I want to use a 220VAC load as a signal and act as a switch to my arduino so Labview could interpret it as an LED ON state. I used a 4n33 octocoupler but it seems that the LED Simulation on labview keeps fluctuating. I think it's because of the negative half of the signal being blocked. Is there a way to fix this?

Here is my schematic enter image description here

  • What code do you use to check the pin and send the value to Labview?
    – chrisl
    Jun 5 '19 at 10:45

There's certainly an issue with your optocoupler circuit aside from the fluctuation you observe.

During a negative half-wave of 220V, you expect D1 to block the current through the LED. However, 1N4007 as any power rectifier has significant leakage current, about 5μA at normal temperature and up to 50μA when the diode is hot. This current will go though the LED which may have a much lower admissible reverse current (typical 0.1μA), damaging it. One possible schematic would be:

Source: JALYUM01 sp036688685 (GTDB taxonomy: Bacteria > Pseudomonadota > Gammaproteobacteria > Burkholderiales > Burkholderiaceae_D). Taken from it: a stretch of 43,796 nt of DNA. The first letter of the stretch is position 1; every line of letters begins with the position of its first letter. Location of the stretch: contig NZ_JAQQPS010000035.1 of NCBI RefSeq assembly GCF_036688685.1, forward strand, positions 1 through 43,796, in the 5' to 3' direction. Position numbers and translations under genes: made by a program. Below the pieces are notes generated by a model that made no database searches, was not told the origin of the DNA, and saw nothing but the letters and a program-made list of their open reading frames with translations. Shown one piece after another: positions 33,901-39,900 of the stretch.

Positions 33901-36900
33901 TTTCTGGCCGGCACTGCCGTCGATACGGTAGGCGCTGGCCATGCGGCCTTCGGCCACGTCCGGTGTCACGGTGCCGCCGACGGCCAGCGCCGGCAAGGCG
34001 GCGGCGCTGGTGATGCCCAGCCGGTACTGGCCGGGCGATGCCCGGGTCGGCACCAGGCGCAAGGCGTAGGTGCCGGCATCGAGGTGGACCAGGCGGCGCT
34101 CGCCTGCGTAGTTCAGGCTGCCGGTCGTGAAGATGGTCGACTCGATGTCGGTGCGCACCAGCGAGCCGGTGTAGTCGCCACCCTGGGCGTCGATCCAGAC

simulate this circuit – Schematic created using CircuitLab

Note that D1 is here not to block reverse current, but rather conduct it safely, protecting the LED of the optocoupler. Also, consider reducing the value of R2 while realising the bulk of current limitation with a non-polar capacitor: this setup will limit the current just the same but will dissipate 0.5W of heat instead of 2W as your resistor would.

Now, in either case the LED is only active when it's forwad-biased, which is less than half of the time, so it's quite normal that you see this fluctuation. In most cases, it can be reasonably dealt with by software: read your pin 3 times with a 5ms delay after each reading, and make a logical AND of your three readings.

If, for some reason you cannot do that in software, you could implement an envelope detector in hardware. I strongly suggest to do it on the low-voltage side instead of 220V side (as e.g. here)

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